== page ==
Becoming a Superstar: It’s Not All About Practice

10,000 hours may not be enough

Posted Jun 05, 2013

They say that practice makes perfect. Or, more specifically, that 10,000 hours of deliberate practice is necessary to obtain elite performance levels in activities ranging from golf to chess to music. Coined by Florida State psychologist Anders Ericsson and made famous by Malcolm Gladwell in his book Outliers, the 10,000 hour rule reflects the idea that becoming a world-class athlete or performer rests on a long period of hard work rather than “innate ability” or talent. You don’t need to be born with the “right” genes to be a super star, says Ericsson, you just have to practice in the “right” way.

Is it true? Is practice all it takes to achieve exceptional performance levels? Of course, the debate over whether stars are “born” or “made” has been going on since the time of the ancient Greek philosophers. In the beginning there was Plato, who argued that we come into this world with biologically endowed abilities and skills and that our highest levels of success are predetermined by the heavens. On the other side of the debate was Aristotle, who just happened to be Plato’s student, and who adamantly believed that success was gained through learning and training. Several modern-day researchers like Anders Ericsson take Aristotle’s side, but not everyone does. And, in a paper recently published in the journal Intelligence, psychologists Zach Hambrick, Fred Oswald and colleagues, provide some pretty compelling evidence that there is more to expert performance than practice.

Hambrick and colleagues set out to answer a simple question. Is deliberate practice – that is, practice specifically designed to improve one’s skill – all it takes to become an expert? To answer the question, the research team reanalyzed data from studies on musical and chess expertise. For example, in chess, the research team looked at how reports of deliberate practice throughout one’s lifetime (ranging from one-one-one instruction to studying the game alone) related to a player’s World Chess Federation Ratings and, in music, the researchers looked at how reported practice amounts related to ratings of piano performances.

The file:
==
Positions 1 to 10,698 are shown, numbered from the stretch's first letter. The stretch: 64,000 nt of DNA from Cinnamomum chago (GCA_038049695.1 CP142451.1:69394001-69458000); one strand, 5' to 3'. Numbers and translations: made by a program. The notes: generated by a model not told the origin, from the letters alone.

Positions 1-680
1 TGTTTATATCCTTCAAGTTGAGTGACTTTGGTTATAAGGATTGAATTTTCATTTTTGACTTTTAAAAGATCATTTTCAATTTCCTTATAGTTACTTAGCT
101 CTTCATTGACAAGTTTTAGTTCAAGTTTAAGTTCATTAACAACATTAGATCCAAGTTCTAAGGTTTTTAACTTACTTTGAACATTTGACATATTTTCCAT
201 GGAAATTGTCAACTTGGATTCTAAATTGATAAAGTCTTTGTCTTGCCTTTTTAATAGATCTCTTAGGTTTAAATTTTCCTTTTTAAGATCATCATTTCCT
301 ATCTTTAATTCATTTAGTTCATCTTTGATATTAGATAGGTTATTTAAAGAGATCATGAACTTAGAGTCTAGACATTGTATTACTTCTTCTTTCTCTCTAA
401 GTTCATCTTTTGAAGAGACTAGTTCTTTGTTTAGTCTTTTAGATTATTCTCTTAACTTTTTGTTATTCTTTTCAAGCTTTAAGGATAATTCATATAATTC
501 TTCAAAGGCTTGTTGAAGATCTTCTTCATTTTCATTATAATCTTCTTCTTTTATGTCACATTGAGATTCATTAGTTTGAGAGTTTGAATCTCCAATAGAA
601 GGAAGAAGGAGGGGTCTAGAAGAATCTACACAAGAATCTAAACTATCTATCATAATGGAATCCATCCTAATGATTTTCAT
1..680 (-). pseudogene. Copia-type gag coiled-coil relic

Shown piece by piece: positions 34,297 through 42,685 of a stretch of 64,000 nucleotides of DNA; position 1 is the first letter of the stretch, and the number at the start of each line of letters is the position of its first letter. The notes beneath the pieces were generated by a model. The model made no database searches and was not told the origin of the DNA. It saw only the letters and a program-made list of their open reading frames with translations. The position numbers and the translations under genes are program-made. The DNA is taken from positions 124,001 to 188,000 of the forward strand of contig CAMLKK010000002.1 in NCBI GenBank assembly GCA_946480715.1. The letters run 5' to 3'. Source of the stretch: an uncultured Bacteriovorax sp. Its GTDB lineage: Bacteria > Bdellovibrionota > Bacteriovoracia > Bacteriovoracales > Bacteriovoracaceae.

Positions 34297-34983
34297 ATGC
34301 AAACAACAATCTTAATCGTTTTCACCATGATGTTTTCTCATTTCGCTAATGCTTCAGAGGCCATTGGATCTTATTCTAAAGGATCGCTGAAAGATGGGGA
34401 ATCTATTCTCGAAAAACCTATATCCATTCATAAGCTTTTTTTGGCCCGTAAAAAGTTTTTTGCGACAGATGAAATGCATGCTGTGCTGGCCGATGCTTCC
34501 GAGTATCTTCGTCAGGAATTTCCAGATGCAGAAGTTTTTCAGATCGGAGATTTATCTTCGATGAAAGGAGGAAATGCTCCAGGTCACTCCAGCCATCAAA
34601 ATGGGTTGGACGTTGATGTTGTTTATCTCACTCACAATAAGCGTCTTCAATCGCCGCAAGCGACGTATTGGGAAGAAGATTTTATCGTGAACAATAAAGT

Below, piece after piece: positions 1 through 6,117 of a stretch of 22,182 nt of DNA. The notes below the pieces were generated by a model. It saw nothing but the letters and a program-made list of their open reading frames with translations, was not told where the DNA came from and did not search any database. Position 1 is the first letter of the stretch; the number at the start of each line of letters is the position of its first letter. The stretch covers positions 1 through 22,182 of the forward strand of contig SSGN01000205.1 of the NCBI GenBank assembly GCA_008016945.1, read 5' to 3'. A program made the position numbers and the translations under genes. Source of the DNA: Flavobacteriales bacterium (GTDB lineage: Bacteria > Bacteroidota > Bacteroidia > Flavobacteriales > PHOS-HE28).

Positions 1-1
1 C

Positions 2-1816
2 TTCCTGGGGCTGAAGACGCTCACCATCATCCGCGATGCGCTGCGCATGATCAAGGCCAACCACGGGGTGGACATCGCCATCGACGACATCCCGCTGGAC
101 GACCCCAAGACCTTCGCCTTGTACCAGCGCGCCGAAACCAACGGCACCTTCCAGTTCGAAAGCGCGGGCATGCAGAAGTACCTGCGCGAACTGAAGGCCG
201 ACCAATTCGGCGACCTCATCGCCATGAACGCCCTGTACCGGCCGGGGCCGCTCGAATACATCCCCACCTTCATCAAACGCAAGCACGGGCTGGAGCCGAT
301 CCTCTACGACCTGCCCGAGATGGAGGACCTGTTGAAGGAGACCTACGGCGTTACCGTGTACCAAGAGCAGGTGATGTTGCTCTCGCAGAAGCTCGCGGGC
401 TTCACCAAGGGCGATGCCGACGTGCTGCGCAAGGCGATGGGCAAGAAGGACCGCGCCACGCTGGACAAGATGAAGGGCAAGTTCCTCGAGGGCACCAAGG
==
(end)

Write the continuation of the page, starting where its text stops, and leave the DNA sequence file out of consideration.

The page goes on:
So, what did they find? Hard work does help explain who will reach the highest levels of performance in music and chess alike. But, it’s not the entire story. In fact, in both areas, deliberate practice wasn’t even half the story – it was about 1/3 of it. Some people require much less practice than others to reach elite performance levels. In other words, it seems that factors other than practice are important for determining who is going to obtain the highest level of skill.

I have to admit, the 10,000 hour rule is an appealing one. It implies that almost anyone can become an expert if they work hard enough. As Hambrick says, deliberate practice is so popular because it has “meritocratic appeal.”  The data, however, tell a somewhat different story. Yes, hard work is extremely important, but it’s not everything. Whether it’s genes, motivation, one’s ability to handle failure, all of the above or something else altogether, we have to owe up to the fact that factors other than practice contribute to achieving greatness. Only then will we be best able to identify areas we are most likely to excel in and have the best chance of rising to the top.

For more on exceptional performance, check out my book “Choke.

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Hambrick, D. Z., et al. (in press). Deliberate practice: Is that all it takes to become an expert? Intelligence.

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